“The meaning of life is to find your gift. The purpose of life is to give it away.” Pablo Picasso

Purpose amplifies our lives, giving us reason to get out of bed every morning and just keep pushing. In finding purpose, we find different roles we can fill within the community and in that, we learn a lot about ourselves and what we didn’t know we were good at.

Sometimes that purpose can help another person in need of mental comfort. In that, we find our own healing.

“Life engenders life. Energy creates energy. It is by spending oneself that one becomes rich.” Sarah Bernhardt
Positive peer pressure

Being in the right kind of community could push you to not only want more for yourself but to also emulate habits that would get you to that point. Because the peers within your community have ready information on how they are achieving wellness, you’re placed one step closer to achieving the growth you desire.

If you spend time around people who speak positively about therapy and how it has helped them deal with trauma and achieve self-improvement, there’s a higher likelihood that you’ll try out therapy.

If you spend time around people who speak about how physical activity and exercise helps them cope with stress, there’s a higher likelihood that you’ll try out therapy.

Space to learn

Just like positive peer pressure, community provides a space to learn. Communities provide a space in which you can learn from those that have tried different means towards achieving wellness or maintaining mental health. They provide a space in which you can freely ask questions without the fear of judgement.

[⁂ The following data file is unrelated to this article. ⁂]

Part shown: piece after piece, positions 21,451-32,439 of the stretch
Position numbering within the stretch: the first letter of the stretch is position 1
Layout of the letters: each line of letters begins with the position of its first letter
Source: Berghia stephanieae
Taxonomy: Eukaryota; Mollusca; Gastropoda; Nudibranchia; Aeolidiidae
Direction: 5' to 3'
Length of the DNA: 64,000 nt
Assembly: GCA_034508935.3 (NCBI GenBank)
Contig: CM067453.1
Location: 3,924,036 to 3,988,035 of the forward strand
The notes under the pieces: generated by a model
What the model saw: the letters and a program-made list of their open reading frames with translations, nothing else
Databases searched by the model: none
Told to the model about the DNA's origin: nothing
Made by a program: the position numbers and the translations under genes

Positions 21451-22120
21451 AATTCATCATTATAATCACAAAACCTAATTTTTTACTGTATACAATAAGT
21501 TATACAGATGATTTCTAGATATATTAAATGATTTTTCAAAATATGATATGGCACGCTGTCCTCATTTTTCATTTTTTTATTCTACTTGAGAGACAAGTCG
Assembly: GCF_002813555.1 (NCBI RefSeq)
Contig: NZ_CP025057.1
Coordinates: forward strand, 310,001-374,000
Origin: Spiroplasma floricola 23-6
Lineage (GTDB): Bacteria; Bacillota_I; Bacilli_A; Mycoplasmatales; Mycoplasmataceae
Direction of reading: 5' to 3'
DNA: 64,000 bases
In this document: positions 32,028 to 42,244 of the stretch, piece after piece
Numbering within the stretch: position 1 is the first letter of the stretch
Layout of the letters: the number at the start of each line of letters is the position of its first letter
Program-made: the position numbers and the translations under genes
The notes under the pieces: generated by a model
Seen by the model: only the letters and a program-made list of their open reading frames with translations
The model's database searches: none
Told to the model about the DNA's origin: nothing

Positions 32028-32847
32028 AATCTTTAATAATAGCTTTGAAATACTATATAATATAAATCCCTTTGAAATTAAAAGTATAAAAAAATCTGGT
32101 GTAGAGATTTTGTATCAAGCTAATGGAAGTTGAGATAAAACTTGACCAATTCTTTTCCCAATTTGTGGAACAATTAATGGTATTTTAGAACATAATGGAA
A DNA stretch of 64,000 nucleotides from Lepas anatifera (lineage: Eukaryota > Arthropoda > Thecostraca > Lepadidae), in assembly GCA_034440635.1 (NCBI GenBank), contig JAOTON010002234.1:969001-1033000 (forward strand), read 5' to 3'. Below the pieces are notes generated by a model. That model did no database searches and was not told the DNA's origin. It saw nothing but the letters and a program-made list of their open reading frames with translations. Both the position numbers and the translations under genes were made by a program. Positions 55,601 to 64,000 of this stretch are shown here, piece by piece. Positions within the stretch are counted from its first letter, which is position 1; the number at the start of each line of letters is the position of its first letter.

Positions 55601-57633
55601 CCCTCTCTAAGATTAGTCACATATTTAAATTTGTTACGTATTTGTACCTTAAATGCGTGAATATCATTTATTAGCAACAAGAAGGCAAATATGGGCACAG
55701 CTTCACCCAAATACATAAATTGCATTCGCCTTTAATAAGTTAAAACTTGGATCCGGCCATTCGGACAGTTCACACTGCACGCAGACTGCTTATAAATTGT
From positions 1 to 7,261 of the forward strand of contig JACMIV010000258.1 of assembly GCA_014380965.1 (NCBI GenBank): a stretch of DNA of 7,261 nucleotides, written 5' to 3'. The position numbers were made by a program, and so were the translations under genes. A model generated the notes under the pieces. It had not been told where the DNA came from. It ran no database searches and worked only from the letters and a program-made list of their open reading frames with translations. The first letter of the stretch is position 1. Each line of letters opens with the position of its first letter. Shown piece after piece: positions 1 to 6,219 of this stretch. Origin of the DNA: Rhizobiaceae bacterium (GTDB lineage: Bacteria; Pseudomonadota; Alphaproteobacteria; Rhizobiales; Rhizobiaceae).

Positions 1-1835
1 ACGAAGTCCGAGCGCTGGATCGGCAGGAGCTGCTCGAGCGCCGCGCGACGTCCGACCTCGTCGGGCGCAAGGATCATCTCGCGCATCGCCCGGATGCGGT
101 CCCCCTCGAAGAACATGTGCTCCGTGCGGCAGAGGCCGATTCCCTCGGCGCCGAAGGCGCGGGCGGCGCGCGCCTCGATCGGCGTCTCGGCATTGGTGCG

In our previous post, we talked about the importance of holding yourself accountable. If you are having a hard time doing it yourself, that's where community comes in. If you’re willing to share with your community your plans for wellness and healing, you’re likely to find people or individuals who will remind you of the commitments you have made to yourself.

They will provide encouragement by reminding you of everything you’ve been able to achieve in the past and how you’re equipped to do that again.

When you’re not equipped to take on the challenges you face in meeting your commitments, they provide resources to help you get there.

Accountability partners within your community serve as the firm voice that reminds you that “You can do this.” and the arms that lift you back up when you hit a roadblock.

How to find community


What are your values? Interests? Hobbies? Talents? And are there communities of people that are set around these things for instance book clubs and fellowship groups. Identify what you want from the community.